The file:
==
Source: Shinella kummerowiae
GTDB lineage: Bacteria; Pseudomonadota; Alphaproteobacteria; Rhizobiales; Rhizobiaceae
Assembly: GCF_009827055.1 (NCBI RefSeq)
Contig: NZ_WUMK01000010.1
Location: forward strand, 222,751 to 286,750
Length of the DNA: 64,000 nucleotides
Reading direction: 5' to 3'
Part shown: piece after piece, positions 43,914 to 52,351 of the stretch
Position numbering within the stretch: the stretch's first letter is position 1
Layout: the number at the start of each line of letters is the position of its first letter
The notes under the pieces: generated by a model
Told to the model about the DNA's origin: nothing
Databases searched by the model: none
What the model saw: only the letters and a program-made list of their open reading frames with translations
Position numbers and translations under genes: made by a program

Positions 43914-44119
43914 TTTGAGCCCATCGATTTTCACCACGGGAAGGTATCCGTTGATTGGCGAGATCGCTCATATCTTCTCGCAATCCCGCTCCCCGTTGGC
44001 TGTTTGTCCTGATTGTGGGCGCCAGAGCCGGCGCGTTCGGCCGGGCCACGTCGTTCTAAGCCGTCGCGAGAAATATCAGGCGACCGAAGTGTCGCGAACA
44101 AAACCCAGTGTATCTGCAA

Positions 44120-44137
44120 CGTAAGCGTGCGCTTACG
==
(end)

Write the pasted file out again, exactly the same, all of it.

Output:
Source: Shinella kummerowiae
GTDB lineage: Bacteria; Pseudomonadota; Alphaproteobacteria; Rhizobiales; Rhizobiaceae
Assembly: GCF_009827055.1 (NCBI RefSeq)
Contig: NZ_WUMK01000010.1
Location: forward strand, 222,751 to 286,750
Length of the DNA: 64,000 nucleotides
Reading direction: 5' to 3'
Part shown: piece after piece, positions 43,914 to 52,351 of the stretch
Position numbering within the stretch: the stretch's first letter is position 1
Layout: the number at the start of each line of letters is the position of its first letter
The notes under the pieces: generated by a model
Told to the model about the DNA's origin: nothing
Databases searched by the model: none
What the model saw: only the letters and a program-made list of their open reading frames with translations
Position numbers and translations under genes: made by a program

Positions 43914-44119
43914 TTTGAGCCCATCGATTTTCACCACGGGAAGGTATCCGTTGATTGGCGAGATCGCTCATATCTTCTCGCAATCCCGCTCCCCGTTGGC
44001 TGTTTGTCCTGATTGTGGGCGCCAGAGCCGGCGCGTTCGGCCGGGCCACGTCGTTCTAAGCCGTCGCGAGAAATATCAGGCGACCGAAGTGTCGCGAACA
44101 AAACCCAGTGTATCTGCAA

Positions 44120-44137
44120 CGTAAGCGTGCGCTTACG